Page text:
peek and begin to decline. At this point the nitrobacters population is
increasing. Once you see this decrease, you should start checking nitrate
levels. Nitrate levels will increase and peak at about the same time nitrite
levels reach zero. Once this has occurred, you should be at about the three-
week point. In order to lower the high level of nitrates, you will need to do
a massive water change – draining 50% of you water and replacing it with
new saltwater. At this point you should begin to slowly add livestock while
daily checking your nitrate levels. Nitrate should not exceed 40 ppm in a

fish only tank, or 10 ppm in a reef tank. If you have proper filtration,
stocking, and maintenance your nitrate levels should remain very close to
zero. In order to keep a bacterial balance, it is wise to wait a week or more
between livestock additions to your tank.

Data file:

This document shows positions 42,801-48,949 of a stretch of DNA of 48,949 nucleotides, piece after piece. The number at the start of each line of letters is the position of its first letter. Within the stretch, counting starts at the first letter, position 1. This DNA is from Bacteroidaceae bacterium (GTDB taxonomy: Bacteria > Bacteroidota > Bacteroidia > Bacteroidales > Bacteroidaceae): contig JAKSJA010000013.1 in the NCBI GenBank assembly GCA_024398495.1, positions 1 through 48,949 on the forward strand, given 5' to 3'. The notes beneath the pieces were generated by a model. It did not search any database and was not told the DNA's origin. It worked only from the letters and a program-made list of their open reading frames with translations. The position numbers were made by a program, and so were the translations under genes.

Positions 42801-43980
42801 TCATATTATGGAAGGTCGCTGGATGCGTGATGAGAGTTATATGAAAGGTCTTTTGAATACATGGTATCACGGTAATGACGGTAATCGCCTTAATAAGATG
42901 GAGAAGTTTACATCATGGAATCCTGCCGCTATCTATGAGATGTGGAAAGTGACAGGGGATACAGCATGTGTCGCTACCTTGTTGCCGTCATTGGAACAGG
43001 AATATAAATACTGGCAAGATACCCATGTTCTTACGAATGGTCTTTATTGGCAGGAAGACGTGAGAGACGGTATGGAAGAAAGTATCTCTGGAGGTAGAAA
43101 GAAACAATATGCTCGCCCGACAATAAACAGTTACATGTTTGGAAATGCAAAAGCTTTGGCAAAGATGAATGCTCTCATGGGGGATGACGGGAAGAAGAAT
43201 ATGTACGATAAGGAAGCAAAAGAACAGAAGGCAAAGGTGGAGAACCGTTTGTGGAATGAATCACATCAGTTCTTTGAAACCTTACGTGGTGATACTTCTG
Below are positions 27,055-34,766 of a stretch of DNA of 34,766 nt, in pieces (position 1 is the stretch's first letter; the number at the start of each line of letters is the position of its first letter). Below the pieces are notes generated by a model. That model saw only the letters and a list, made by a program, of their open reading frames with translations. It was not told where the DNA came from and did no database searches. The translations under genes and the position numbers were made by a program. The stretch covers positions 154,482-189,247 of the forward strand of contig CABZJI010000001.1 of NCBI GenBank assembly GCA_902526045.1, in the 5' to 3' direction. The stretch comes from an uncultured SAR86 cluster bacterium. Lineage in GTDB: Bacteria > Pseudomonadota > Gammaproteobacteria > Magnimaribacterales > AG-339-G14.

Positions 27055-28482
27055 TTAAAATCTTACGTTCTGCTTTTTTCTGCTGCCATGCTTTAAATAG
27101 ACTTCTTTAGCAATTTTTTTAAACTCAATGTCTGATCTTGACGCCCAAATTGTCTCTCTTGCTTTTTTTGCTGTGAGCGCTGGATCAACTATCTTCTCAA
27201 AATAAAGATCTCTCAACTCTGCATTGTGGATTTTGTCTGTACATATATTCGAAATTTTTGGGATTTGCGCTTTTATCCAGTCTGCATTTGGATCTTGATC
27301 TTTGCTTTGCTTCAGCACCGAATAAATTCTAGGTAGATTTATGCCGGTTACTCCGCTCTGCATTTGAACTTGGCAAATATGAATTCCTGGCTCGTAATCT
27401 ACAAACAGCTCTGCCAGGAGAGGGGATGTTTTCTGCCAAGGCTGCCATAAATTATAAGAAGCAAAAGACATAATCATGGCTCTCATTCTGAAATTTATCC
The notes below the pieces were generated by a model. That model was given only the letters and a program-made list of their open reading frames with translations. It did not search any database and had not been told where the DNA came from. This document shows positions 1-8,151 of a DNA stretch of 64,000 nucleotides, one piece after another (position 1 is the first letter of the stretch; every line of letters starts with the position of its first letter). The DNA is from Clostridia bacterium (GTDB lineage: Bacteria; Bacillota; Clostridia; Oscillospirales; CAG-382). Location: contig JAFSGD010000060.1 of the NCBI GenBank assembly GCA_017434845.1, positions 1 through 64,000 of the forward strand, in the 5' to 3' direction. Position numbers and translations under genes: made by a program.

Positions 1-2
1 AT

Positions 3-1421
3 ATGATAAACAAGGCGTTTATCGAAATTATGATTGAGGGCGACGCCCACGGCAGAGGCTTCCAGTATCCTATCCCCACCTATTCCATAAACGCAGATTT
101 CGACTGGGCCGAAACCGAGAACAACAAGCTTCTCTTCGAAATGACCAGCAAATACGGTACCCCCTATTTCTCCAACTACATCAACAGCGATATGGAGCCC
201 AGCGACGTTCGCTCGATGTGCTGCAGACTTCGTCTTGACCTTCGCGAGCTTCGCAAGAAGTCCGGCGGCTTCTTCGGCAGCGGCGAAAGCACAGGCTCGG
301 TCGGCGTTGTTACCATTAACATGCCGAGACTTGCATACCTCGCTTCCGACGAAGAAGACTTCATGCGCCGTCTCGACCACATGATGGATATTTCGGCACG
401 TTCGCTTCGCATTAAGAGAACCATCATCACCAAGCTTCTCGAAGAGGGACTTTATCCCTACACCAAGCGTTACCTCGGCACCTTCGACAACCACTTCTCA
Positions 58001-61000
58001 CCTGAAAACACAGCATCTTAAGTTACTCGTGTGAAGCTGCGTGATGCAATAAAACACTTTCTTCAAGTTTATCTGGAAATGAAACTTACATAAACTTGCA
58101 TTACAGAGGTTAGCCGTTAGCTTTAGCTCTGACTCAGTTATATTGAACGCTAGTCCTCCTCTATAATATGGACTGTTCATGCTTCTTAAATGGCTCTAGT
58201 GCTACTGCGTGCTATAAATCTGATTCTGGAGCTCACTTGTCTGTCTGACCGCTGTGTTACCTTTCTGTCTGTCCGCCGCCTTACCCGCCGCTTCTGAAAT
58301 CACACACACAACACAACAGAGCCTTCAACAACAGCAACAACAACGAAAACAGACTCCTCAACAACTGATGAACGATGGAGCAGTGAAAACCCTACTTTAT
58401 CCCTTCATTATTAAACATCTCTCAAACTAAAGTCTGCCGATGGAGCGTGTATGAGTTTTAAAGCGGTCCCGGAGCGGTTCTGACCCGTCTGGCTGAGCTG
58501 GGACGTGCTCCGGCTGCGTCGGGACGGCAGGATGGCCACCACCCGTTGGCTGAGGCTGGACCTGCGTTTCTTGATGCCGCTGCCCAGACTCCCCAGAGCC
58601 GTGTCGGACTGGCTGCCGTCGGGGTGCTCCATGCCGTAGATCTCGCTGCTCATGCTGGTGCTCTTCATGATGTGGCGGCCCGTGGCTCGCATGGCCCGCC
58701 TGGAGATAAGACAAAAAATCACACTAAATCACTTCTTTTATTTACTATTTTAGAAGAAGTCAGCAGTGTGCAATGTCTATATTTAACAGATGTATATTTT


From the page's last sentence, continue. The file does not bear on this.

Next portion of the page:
What do I do now?

Before you add ANY fish, coral, or invertebrate to your tank, be sure to
thoroughly research your potential purchase BEFORE bringing it home.
You will find that many creatures are not compatible with one another or
you may find a beautiful fish only to discover that it is a voracious coral
eater. Many reef keepers find it useful to compile a list of compatible
fish and corals – ones that will live in harmony with one another, are well
suited to your tank size, and lighting. Make sure to take the list with you
whenever you go to the local fish store (lfs) so you won’t be tempted to